As you may recall from my previous article, this was the most heavily invested category by large corporations. Tech Giants, Top VCs and Commerce were the most active in this subcategory.

Startups in this subcategory you should watch include: Mighty AI*, PointGrab Ltd.*, Vidrovr, Clarifai*, PrecisionHawk*, Skycatch*, Shield AI*, Vion Technology and SenseTime

There are 40+ AI startups out of 130+ that I’m watching in this subcategory.

 

Conclusion:

I hope this review gives you more clarity about what is actually happening in the AI ecosystem. My goal was to share different examples of AI in order to make the subject more familiar. Ultimately, I hope this serves to inspire new founders, help corporations discover new applications of AI and help investors find new opportunities. I will publish an article soon on the Vertical AI category.

* Is for investors to know which AI startups from this list will be fundraising again in the near future, are currently fundraising for their next round or they could announce the closure of a new round very soon.

How Corporate Giants Invest In AI

Last week I published an article on the overall trends in the AI industry. After reviewing 1600+ AI startups globally, I was able to group most startups into 22 different subcategories, reveal fundraising trends, identify countries leading the AI race and more.

Taking it one step further, I wanted to share how the largest corporations by industry invest in AI startups. Watching corporate venture capital fund’s activity is a key indicator in spotting industry disruption. Corporate funds typically have very rigorous investment criteria and chase after investments that either add new revenue streams, boost operational efficiencies or attempt to partner with future competition.

I analysed over 200 of the most active CVC funds as well as the most influential corporations across 11 industries. My goal was to find which AI subcategories receive the most funding by industry, what corporations lead in AI investment per industry, what are the most popular AI startups in each industry and what AI startups are making the most impact across all industries.

The 11 industries I researched are as follows:

  • Tech Giants (Top 15 largest or most influential technology corporations)
  • Finance (Largest most active banks or financial institutions globally)
  • Telecoms (Largest telecoms by continent)
  • Electronic Manufacturers (The largest semi-conductor, chip and electronic device manufacturers)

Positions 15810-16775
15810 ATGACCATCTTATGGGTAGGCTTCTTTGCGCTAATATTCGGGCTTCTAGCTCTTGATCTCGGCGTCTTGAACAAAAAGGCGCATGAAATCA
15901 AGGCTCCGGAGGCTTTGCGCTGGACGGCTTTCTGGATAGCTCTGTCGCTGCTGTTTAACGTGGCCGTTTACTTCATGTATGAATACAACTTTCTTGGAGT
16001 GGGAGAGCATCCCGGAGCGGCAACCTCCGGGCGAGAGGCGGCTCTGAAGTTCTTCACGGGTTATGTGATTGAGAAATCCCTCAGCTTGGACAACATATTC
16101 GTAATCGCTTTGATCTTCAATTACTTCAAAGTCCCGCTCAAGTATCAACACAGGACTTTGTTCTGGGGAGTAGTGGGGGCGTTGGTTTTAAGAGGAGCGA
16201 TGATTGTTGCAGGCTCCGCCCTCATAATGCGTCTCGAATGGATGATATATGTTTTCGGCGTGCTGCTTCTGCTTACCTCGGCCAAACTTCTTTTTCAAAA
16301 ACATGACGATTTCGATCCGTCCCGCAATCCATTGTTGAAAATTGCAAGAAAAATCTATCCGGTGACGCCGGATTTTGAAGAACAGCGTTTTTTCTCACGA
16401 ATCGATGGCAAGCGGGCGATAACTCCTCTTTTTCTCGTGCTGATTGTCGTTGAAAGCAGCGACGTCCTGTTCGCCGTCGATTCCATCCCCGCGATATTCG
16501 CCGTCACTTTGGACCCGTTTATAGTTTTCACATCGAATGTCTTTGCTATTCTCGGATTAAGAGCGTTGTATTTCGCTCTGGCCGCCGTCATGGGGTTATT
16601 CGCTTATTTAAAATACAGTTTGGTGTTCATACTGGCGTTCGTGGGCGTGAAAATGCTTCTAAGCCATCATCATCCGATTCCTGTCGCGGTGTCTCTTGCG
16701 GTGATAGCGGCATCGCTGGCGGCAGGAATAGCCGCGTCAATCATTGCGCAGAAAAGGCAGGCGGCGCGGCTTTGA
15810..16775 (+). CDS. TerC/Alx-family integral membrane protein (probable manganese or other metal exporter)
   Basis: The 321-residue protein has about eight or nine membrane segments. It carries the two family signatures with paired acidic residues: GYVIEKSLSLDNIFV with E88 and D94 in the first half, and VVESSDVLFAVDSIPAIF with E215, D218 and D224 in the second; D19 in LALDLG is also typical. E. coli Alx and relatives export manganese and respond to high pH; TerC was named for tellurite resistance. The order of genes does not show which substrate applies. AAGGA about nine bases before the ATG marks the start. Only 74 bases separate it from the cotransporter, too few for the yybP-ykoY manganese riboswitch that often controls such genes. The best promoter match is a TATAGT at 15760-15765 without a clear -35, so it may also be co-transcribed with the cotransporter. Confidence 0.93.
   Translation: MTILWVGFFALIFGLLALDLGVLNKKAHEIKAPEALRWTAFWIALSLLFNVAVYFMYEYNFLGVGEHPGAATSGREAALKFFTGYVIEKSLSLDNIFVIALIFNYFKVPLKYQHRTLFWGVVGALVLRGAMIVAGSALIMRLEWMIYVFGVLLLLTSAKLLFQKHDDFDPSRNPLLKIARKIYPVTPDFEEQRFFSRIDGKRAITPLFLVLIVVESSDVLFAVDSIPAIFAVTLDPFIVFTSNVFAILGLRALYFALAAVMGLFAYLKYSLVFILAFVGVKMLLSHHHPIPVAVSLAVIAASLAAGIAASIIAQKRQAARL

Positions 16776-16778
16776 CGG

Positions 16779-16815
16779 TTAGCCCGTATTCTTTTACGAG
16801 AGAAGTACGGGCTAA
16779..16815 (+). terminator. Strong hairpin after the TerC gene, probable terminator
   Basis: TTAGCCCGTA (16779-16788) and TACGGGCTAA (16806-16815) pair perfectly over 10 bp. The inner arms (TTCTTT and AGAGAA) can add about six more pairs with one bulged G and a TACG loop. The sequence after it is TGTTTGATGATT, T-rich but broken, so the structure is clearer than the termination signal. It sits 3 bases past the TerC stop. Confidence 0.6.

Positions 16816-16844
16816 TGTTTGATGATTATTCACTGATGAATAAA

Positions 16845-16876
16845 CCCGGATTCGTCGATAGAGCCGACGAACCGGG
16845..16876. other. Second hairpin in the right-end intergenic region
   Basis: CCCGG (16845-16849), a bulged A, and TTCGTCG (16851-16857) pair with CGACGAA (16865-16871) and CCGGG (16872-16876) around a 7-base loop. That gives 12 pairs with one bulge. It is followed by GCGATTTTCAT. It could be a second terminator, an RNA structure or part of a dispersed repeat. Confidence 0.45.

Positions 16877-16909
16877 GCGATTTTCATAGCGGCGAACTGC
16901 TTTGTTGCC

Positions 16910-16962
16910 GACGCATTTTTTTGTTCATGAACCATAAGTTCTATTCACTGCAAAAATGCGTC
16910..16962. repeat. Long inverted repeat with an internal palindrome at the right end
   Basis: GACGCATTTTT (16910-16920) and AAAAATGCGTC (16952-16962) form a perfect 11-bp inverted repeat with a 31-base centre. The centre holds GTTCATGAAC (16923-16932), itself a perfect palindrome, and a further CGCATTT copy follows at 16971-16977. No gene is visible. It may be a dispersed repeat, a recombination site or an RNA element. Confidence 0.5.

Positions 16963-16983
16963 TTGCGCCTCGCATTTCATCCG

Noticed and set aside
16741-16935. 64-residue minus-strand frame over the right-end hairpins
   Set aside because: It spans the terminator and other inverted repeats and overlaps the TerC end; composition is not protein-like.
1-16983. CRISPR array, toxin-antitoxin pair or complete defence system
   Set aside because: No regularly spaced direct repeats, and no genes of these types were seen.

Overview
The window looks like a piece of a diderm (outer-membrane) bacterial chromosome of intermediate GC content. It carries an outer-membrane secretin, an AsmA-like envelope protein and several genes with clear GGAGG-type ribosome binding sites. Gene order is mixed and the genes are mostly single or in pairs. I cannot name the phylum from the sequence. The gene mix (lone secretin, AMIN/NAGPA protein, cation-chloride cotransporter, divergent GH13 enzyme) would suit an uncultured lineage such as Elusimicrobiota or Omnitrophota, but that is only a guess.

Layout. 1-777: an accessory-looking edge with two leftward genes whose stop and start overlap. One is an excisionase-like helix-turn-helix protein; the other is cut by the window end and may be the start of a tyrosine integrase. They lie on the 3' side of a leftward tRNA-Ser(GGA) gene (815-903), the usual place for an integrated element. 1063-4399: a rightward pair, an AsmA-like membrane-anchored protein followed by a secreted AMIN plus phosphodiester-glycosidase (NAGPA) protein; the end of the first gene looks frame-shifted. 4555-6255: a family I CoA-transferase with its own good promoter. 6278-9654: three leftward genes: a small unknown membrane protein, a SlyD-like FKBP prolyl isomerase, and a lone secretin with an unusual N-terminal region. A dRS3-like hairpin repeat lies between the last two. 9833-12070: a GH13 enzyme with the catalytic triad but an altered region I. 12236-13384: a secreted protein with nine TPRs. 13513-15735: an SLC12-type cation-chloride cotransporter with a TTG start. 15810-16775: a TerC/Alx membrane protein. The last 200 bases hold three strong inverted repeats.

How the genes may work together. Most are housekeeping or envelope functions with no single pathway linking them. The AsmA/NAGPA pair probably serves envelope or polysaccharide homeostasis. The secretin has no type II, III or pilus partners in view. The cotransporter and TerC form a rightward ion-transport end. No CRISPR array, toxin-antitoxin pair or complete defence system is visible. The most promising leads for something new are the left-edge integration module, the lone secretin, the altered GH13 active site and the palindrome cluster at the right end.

• Media (Largest media, advertising or entertainment corporations)
  • Industrial (Largest industrial manufacturing corporations that includes construction, appliances, metals, aerospace, chemicals, etc)
  • Commerce (Worlds largest eCommerce and retail stores)
  • Insurance (Largest life, health, automobile or reinsurance providers)
  • Consulting (The largest strategy, tech and accounting consulting firms)
  • Automotive (The largest automotive or parts manufacturers)
  • Healthcare (The largest hospitals, biochemical or pharmaceutical corporations)

I also took TechCrunch’s 2017 top 10 VC list and used it as a reference point to compare against corporations. VC’s typically have a much longer term vision than corporations and should indicate what AI startups will have more of an impact in 5 to 10 years.

Please note, all of this information is what I was able to find publicly. I’m sure there are many undisclosed investments made by these corporations. However, I think this subset of information will give you a general idea of the common trends among industries.

 

AI Investment Analytics By Industry

There was over 400 investments/acquisitions made by large corporations in AI startups. The Top VC’s and Tech Giants outpace all other industries with the most investments in AI startups. However, it’s surprising to find Finance, Telecom and Media industries are leading outside of the tech industry. Surprisingly, the Healthcare industry invested in the least amount of AI startups.

Most industry giants are investing in more US AI startups than INT startups. This means corporations abroad are pushing more capital to the US and less US investors are moving capital outside of the US. In reference to my previous article, given that there are significantly more AI startups built in the US, this is probably why we have this disparity. It is surprising however, to see the Top VCs actually invest less abroad than most tech giants.